The goal, of course, is to choose equipment in which the quality and durability are commensurate with the warranty offered. Just because a manufacturer offers a five- or ten-year warranty does not mean the equipment will not fail. It is important to ask about the mean time between failures, and the frequency of repairs during the period. What good is a five-year warranty that must be invoked with great frequency? Downtime is downtime!

For plug-and-play medical devices such as ultrasound, vendors may supply loaner devices, which can help reduce the amount of downtime while the hospital awaits repairs or a permanent replacement unit. In the case of large imaging equipment such as CT or MRI, the loaner scenario is more challenging. For this equipment, many hospitals require vendors to keep spare parts onsite or at a local depot. This too can help mitigate the amount of downtime and associated costs to the hospital. These are things that should be considered upfront when choosing an equipment and vendor.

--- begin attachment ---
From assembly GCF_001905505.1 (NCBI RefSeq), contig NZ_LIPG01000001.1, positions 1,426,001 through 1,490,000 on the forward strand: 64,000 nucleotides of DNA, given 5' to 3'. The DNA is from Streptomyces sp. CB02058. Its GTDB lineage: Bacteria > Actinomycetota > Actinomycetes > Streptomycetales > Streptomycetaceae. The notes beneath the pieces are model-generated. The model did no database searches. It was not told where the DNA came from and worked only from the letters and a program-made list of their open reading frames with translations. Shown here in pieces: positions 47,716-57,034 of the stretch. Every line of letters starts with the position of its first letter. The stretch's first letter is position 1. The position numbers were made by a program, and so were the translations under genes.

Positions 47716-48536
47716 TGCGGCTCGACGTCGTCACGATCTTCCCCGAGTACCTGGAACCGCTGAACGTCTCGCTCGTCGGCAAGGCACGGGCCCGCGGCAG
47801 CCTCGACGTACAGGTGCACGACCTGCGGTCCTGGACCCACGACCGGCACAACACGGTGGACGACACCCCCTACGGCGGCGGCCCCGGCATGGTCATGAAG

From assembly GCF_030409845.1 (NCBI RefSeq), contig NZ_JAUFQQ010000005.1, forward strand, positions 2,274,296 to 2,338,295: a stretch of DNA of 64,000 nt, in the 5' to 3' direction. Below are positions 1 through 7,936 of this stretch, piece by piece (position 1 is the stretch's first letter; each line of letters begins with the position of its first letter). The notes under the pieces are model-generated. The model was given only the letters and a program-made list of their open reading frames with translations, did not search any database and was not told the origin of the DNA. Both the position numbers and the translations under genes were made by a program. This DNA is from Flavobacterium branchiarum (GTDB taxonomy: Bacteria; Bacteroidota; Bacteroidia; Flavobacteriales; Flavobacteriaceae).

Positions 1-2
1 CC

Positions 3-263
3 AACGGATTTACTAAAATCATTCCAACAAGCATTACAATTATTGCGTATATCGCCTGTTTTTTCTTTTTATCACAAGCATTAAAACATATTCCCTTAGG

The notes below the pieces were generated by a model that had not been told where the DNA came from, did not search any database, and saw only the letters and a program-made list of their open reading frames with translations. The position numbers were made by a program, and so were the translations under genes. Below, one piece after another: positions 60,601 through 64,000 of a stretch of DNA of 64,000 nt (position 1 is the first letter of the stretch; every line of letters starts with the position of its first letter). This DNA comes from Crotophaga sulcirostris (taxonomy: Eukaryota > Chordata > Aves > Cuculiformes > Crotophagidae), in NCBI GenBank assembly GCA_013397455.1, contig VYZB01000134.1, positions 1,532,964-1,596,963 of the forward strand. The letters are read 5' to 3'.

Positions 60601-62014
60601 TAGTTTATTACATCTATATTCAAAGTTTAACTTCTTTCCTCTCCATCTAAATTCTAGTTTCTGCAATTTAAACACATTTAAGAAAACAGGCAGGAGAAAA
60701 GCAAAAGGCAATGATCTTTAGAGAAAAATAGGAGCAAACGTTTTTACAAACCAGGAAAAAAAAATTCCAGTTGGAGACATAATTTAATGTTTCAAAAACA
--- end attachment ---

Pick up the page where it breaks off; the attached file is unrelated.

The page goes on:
4. Quantifying Recurring Costs

Equipment such as MRI and CT imaging devices require a field service organization to perform preventive maintenance on the equipment at regular intervals. Many also need upgrades or software updates over the course of their life. Knowing whether recurring maintenance and upgrade costs are covered by the warranty is important when calculating the total cost of ownership. To make an accurate calculation, hospitals should also quantify those same costs after the warranty period is over.

According to the McKinsey report on “The Value of Good Quality in Medical Devices,” “routine external quality failures represent 0.4 to 1.6 percent of annual sales,” and “these failure costs primarily relate to warranty costs.”1 In other words this failure rate is accounted for. Reading the fine print in medical manufacturers’ warranties—and understanding how that fine print relates to those vendors’ confidence in their products—can reduce these hidden costs and the obvious headaches of owning poor quality equipment.